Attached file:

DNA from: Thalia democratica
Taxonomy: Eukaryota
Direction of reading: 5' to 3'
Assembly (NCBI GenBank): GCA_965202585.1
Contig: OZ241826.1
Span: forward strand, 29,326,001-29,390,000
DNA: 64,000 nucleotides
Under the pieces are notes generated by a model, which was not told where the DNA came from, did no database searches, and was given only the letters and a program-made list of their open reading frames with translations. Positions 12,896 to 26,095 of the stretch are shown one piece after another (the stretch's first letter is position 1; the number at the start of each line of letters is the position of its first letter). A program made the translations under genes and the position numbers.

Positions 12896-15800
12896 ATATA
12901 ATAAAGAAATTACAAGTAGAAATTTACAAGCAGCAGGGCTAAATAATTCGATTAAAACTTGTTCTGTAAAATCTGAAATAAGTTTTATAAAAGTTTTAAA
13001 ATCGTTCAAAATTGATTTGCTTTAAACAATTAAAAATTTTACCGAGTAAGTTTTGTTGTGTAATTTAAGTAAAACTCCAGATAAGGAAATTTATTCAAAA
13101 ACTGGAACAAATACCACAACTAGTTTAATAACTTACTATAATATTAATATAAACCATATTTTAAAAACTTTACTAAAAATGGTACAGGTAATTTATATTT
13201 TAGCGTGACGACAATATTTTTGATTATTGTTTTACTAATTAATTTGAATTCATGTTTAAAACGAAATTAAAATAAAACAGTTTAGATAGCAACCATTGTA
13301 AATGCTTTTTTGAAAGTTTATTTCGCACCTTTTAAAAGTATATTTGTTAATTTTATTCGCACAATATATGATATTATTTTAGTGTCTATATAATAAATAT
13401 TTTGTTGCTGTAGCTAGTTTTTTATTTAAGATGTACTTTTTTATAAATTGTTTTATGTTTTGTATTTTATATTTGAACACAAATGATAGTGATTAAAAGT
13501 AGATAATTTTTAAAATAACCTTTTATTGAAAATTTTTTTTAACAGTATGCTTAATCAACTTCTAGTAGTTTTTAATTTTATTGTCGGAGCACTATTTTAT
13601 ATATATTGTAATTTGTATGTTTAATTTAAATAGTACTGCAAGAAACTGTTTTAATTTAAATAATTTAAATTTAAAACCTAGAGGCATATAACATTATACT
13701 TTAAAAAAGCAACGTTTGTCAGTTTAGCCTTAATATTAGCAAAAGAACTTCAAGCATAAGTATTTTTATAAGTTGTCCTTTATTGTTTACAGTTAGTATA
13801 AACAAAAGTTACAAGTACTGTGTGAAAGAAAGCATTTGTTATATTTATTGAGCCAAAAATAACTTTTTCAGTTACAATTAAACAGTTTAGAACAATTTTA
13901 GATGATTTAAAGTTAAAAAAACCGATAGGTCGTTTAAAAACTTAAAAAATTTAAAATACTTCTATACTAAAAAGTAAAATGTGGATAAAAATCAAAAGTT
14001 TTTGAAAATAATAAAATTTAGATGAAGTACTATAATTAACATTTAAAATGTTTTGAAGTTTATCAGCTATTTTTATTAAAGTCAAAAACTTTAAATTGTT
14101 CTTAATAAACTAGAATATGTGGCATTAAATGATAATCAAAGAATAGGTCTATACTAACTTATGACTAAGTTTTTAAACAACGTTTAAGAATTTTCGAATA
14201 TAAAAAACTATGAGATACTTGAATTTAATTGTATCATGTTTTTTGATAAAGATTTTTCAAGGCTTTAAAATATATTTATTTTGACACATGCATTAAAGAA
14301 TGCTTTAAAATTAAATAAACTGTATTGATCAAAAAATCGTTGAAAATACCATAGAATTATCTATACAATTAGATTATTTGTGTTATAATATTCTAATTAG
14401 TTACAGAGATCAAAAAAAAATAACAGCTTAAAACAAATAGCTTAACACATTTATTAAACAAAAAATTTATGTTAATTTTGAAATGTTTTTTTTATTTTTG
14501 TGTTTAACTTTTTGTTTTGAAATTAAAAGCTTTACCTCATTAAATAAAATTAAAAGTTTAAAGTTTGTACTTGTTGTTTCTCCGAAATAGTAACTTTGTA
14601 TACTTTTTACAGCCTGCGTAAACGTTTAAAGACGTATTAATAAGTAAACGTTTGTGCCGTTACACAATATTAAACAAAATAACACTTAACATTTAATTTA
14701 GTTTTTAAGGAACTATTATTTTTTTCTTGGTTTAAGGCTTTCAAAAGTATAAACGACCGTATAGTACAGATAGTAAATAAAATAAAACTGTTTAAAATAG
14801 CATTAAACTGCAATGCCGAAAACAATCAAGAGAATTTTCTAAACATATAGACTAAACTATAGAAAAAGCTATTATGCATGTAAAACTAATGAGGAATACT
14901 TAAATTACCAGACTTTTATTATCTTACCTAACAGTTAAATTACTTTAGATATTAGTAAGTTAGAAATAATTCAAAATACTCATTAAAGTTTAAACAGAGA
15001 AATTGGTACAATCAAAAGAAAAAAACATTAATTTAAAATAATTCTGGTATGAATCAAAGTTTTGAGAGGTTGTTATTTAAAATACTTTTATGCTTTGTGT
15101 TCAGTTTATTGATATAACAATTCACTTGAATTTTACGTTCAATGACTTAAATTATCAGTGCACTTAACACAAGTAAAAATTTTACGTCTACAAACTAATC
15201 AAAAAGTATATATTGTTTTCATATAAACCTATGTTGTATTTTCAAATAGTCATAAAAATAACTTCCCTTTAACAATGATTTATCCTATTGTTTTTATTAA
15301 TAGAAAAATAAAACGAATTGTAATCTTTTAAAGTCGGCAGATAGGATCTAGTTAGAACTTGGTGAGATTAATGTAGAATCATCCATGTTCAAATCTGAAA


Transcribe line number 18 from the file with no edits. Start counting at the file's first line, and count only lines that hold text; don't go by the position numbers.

13601 ATATATTGTAATTTGTATGTTTAATTTAAATAGTACTGCAAGAAACTGTTTTAATTTAAATAATTTAAATTTAAAACCTAGAGGCATATAACATTATACT